It was impossible to fly, so I had to use ground transportation. The only problem was that the whole of Europe was facing the same problem. It was a time of chaos and I had to deal with it carrying my double bass and a suitcase full of CDs and effect processors. I still remember a poor guy missing his train at the Frankfurt central train station, when he walked out of the track to make a quick question to a person working at the station.
After two days of delayed train departures, a night sleeping on a bench at Zurich's Central train station and traveling with probably the oldest ship in existence from Ancona to Kerkyra, I ended up hitchhiking in Greece for a ride to Athens. Finally, a track driver accepted me, my bass and my stuffed suitcase and he eagerly started sharing his experiences from his road travels from the past 20 years, while I was trying to get some rest. When I finally arrived to Athens it was just a couple of hours before the first concert.
Your favorite recording in your discography and why?
My favorite recording in my discography is my album Contextual. I learned a lot by doing that CD. I worked with wonderful musicians, I composed and arranged extensively and discovered new things on the bass and how to capture them on an album. I am very happy with that album and I am really looking forward to the recording process for the next one.
The first Jazz album I bought was:
Dave Brubeck's Time Out
What do you think is the most important thing you are contributing musically?
A proposition of combining jazz, classical and world music sounds.
Did you know...
I really like visual arts. I make most of the posters for my shows.
CDs you are listening to now:
Fred Hersch, Plays Jobim (Sunnyside Records);
Tomatito, Agua Dulce (Universal);
Tigran Hamasyan, A Fable (Verve);
Brad Mehldau, Highway Rider (Nonesuch);
Dhafer Youssef, Digital Prophecy (Enja).
Desert Island picks:
Keith Jarrett, Live in Tokyo (ECM);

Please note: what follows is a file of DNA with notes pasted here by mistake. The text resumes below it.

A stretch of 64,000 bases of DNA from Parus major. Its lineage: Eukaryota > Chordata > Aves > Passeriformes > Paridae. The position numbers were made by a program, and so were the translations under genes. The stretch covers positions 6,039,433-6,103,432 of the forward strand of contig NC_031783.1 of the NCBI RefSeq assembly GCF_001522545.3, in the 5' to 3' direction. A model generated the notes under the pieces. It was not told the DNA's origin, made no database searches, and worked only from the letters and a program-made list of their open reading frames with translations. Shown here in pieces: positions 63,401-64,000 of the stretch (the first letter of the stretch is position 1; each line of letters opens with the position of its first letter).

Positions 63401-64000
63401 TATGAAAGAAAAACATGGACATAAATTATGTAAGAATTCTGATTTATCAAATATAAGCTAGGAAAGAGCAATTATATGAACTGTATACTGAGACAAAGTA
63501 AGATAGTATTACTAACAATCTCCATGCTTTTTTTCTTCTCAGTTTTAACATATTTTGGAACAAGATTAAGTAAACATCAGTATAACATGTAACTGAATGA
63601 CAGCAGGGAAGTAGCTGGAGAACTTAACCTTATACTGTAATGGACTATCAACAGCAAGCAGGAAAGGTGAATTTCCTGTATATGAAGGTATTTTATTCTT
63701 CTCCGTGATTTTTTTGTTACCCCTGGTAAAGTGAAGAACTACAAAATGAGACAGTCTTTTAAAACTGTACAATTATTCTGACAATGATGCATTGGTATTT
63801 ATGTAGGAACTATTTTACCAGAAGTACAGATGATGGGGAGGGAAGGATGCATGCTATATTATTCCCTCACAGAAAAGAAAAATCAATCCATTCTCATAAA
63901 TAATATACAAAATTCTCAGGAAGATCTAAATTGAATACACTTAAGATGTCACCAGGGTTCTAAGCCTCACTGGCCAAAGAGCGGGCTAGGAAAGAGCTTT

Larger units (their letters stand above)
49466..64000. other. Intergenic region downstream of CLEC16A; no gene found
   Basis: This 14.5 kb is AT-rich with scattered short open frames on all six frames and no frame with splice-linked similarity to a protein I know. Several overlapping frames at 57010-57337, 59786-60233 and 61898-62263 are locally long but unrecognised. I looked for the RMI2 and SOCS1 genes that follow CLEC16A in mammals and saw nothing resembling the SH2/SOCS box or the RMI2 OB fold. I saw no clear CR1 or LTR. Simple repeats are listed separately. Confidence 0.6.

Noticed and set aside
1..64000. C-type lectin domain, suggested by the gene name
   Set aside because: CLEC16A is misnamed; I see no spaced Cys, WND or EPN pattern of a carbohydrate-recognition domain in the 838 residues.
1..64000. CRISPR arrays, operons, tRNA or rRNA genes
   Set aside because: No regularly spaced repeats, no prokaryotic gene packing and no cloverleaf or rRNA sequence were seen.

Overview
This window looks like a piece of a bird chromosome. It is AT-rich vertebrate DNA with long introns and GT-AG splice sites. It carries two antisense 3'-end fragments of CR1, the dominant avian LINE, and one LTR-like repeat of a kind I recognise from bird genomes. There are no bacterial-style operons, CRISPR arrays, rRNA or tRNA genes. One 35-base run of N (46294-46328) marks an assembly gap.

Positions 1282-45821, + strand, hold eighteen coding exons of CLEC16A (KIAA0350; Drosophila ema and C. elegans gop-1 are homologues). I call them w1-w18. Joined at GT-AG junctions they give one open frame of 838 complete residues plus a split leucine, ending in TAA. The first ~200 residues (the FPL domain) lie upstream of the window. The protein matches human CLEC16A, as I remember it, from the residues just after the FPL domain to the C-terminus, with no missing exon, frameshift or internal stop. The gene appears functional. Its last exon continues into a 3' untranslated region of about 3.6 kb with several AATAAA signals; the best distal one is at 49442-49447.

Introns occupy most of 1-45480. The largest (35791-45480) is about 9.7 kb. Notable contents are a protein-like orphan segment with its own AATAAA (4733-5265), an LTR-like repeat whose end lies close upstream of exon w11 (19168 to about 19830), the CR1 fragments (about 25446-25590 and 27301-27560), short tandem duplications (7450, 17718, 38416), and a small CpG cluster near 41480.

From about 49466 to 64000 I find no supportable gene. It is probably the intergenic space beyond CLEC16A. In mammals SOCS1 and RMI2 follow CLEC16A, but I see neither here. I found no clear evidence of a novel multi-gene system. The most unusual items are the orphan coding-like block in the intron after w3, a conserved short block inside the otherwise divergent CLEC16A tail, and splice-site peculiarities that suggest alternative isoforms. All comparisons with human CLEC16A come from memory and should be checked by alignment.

Radiohead, OK Computer (Parlophone);
Elis and Tom, Tom Jobim (Philips);
The Cleveland Orchestra, Prelude a l'apres-midi d'un Faune (Deutsche Grammophon);
Miles Davis, Kind of Blue (Columbia).
How would you describe the state of jazz today?
I think that there are many creative musicians nowadays, maybe more than any previous time of jazz history. What occurs to me is that one of the hazards that Jazz music is facing is the extreme growth of intellect in comparison to the musical instinct and emotion.
What are some of the essential requirements to keep jazz alive and growing?
Like Thelonious Monk said, once you groove make sure you groove more. This quote could be interpreted in terms of musical quality. Musicians should always try to keep the music level as high as possible.
Schools should support music and encourage young individuals to be exposed to various musical genres.
What is in the near future?
I am planning to release my second album with music for string quartet and a jazz quartet, consisting of Jean-Michel Pilc on the piano, Gilad Hekselman on guitar and John Hadfield on percussion. I am also working on a tour with my trio, Gilad Hekselman and Bodek Janke, in Europe during May/June, 2013.
I am also currently recording a duo album with vibraphonist Christos Rafalides. This new project is called Point 2.
What's your greatest fear when you perform?
My greatest fear is not being able to project the sound that I have in my mind.
What song would you like played at your funeral?
"Blame it on my Youth."
What is your favorite song to whistle or sing in the shower?
Hard to believe, but: "Ain't Nobody," by Chaka Khan.
If I weren't a jazz musician, I would be a:
A Cook. I think composition and music delivery is a very similar process as the preparation of a dish. Both processes demand creativity, fantasy, skills, instinctual decision making and always keeping in mind the ones you are feeding.
Courtesy of Petros Klampanis